Monday, August 3, 2015

Here's a thought... my family planning efforts are none of your business...

So I just read an article by Meghan Walsh about family planning.  I first encountered her article on Yahoo!, but I was so intrigued by it that I decided to follow it to its original source.  Walsh's article, "Ignore Your Selfish Genes, and Just Adopt", originally appeared on a site called OZY.  OZY is supposedly a news site.  Ms. Walsh's article is an editorial that, I can see from reading many comments, has struck a nerve, including one of mine.

Walsh maintains that instead of getting expensive fertility treatments, infertile people should adopt their children.  She says that it's selfish to want to perpetuate one's genes when there are so many foster kids who need homes.  On the surface, Walsh is right.  There are a lot of kids in the "system" that want and need families to adopt them.  However, the decision to adopt over any other family planning decision is personal.  Moreover, it's not so simple to adopt a child.  Walsh makes it sound like one can just trot down to the nearest orphanage or child welfare center and pick out a kid to take home today.

I always hoped and expected I'd be a mother someday.  It didn't turn out that way for me.  I can't tell you how many people have suggested adoption to me as if it never crossed my mind.  For many reasons, I never considered adopting a child.  I think I have good reasons for not wanting to adopt, but even if I didn't, my reasons are personal.  And frankly, I don't think they're anyone else's business.

Of course, while I never considered adoption, I also never considered fertility treatments.  I don't have a problem with people who opt for fertility treatments in order to start a family, just like I don't have a problem with those who prefer to adopt.  It just wasn't a decision I was comfortable with.  And even if I had been comfortable with it, Bill and I couldn't afford fertility treatments when I was at an age that they would be most likely to succeed.  I wasn't willing to risk financial disaster for the chance to become someone's mother, especially when parenthood can be such a crap shoot.

I think it's very offensive when people glibly offer "solutions" to other peoples' fertility issues.  Trust me.  The average person who wants to be a parent has considered adoption, fertility treatments, surrogacy, and even just being a mentor.  It's not necessary for you or anyone else to offer suggestions to them, especially if you don't know them personally.  And Meghan Walsh's editorial, while clearly offering her opinion, basically comes across as an arrogant obvious and overly simplistic solution to a complicated problem.

Adoption can be very expensive.  If it's done through the foster care system, it may not be expensive in terms of legal fees, but in the long run, it could be costly in other ways.  While plenty of foster kids are good kids who had the misfortune of having bad or absent parents, there are other foster kids that have serious problems that may be difficult or impossible to overcome.  Reactive Attachment Disorder (RAD) and Fetal Alcohol Syndrome (FAS) are just two potentially devastating issues that prospective adoptive parents may face.  That's not to say that those kids don't need or deserve homes, but rather a statement that adoptive parents may face hardships for which they aren't prepared.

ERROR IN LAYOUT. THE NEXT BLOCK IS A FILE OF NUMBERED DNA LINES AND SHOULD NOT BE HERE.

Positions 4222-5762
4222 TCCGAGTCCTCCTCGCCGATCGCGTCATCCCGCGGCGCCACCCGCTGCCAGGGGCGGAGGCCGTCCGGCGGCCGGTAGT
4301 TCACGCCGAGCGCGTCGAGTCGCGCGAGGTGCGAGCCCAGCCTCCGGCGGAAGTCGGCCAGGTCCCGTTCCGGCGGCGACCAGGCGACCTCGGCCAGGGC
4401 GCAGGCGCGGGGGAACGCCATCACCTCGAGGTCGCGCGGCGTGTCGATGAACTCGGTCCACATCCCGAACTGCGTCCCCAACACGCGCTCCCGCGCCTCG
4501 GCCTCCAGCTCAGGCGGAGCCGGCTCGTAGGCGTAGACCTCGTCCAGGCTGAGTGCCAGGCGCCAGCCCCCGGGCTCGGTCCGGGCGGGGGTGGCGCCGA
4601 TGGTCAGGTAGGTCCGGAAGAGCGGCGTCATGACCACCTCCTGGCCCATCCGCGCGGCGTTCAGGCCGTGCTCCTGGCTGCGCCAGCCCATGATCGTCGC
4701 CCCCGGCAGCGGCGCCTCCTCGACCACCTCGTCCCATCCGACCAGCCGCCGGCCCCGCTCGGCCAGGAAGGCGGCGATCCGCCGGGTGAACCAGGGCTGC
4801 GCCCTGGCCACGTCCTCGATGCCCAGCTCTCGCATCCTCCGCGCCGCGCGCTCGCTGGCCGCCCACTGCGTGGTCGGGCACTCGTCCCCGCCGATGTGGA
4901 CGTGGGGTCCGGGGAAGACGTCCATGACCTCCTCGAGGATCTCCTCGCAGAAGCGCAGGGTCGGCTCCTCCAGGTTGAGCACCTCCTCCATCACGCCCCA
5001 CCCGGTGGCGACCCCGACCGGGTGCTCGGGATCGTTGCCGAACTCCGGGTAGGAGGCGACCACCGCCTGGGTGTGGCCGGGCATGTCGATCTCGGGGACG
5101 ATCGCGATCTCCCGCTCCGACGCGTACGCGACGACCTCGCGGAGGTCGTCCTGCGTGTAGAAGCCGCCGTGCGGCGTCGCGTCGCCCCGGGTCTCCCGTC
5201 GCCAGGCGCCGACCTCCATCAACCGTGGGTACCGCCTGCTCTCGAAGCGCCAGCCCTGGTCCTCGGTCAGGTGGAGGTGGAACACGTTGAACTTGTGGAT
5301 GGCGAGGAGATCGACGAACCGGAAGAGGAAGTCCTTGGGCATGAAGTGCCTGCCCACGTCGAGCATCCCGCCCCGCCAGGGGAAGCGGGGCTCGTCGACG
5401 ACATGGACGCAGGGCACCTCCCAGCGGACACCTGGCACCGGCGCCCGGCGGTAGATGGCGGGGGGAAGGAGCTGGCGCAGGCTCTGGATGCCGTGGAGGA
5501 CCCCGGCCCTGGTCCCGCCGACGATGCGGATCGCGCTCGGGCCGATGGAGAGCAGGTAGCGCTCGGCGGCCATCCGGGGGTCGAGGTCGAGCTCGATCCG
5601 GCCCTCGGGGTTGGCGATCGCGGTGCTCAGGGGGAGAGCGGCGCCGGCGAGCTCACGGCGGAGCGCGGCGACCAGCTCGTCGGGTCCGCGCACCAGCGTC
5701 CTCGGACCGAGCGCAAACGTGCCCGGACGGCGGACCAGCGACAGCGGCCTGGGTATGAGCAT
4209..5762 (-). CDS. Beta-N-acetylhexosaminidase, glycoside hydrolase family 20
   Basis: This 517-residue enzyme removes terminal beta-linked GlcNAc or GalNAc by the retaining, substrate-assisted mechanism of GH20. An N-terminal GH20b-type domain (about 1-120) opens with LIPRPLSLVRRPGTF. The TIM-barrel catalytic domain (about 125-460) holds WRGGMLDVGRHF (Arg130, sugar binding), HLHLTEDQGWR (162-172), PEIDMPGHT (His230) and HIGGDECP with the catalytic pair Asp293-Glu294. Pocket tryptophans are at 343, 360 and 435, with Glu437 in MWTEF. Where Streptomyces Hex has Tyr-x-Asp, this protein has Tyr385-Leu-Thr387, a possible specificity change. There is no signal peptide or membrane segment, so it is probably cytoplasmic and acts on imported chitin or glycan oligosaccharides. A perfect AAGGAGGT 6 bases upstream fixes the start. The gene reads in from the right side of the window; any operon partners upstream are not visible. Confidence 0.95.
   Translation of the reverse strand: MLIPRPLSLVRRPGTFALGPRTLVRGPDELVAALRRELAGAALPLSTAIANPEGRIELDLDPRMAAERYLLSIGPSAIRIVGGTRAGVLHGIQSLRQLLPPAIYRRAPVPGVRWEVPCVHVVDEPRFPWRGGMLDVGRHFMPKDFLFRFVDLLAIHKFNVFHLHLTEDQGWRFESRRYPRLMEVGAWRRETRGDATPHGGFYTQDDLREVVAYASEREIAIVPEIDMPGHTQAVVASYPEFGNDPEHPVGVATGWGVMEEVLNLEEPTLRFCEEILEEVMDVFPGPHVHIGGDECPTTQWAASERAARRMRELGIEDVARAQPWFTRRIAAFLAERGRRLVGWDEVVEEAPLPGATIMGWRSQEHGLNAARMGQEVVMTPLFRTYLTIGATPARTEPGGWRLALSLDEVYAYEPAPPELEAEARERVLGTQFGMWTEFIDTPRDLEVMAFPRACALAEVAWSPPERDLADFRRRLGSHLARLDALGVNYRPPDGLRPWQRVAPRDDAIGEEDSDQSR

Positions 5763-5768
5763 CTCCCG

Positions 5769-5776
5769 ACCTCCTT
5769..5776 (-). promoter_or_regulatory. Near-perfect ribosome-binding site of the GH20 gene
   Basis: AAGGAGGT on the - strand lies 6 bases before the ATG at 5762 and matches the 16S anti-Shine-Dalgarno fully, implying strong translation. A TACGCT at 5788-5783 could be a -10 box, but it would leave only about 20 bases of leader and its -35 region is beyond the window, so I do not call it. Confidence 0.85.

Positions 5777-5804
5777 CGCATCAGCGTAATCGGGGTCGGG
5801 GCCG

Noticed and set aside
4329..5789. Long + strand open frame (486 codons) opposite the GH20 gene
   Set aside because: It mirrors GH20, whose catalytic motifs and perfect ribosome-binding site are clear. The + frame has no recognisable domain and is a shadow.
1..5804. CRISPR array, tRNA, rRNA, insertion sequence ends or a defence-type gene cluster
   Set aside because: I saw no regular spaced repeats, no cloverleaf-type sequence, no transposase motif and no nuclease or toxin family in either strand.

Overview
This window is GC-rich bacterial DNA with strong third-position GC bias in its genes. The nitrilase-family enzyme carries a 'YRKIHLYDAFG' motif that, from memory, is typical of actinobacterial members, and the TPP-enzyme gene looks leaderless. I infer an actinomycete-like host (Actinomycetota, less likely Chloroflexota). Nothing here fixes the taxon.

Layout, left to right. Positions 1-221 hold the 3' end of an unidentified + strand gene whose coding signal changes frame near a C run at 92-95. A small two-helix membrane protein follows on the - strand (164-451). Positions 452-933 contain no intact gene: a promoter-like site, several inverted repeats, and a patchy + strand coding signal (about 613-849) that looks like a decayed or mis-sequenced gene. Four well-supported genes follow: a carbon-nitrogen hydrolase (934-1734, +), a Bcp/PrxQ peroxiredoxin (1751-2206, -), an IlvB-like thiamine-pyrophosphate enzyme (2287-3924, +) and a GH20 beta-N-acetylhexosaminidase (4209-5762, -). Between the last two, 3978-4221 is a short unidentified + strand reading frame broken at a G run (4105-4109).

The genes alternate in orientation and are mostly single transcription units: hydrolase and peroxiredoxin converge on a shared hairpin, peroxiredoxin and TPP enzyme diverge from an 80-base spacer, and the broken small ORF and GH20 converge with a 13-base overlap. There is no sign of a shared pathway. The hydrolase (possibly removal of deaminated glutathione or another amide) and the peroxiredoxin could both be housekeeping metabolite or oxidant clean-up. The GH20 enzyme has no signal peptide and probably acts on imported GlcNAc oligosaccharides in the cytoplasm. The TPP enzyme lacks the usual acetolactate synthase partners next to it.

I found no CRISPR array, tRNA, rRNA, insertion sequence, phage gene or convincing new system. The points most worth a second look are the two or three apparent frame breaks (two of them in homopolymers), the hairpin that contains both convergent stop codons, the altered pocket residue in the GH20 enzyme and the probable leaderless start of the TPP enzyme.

When you have your own baby, you have knowledge and control over the environment that child is exposed to in the womb and as an infant.  When you adopt a child, you may be dealing with a child whose past is unknown.  And that could lead to serious and very real consequences for prospective adoptive parents and other kids who might be in the home.

Besides that, many people want to adopt and end up losing out when a biological parent decides not to give up their child.  I can't even imagine how heartbreaking it must be for adoptive parents who think they are going to be able to adopt and then suddenly can't.  Those folks then have to decide whether or not to continue trying to adopt or giving up on the process.

Some people might say that if you're unwilling to go through anything to be a parent, maybe you shouldn't be one.  I'd say that if that's really your attitude and it actually became the rule, you may find even fewer people willing to adopt foster kids.  Because if you made it imperative that prospective parents accept any problem that comes to them from an adopted child, those folks might sit and think about all the things that could go wrong and decide not to take the risk.

Infertility is emotionally damaging for so many people.  Fortunately, I was never so invested in the idea of motherhood that I was devastated by not having kids of my own.  However, I do know a lot of people who were dying to be parents.  How they become parents should be entirely up to them.

I look at Meghan Walsh's photo and I can't help but think she has little experience with adoption... and certainly not with adoption of children with problems like RAD or FAS.  She looks young, as if she's been in an ivory tower for awhile.  When Meghan Walsh has taken it upon herself to adopt a bunch of kids with medical or psychiatric problems from the local child welfare department, maybe then I'd pay more attention to her opinions about family planning.  Until then, here's a thought.  I think she should STFU and MHOB.








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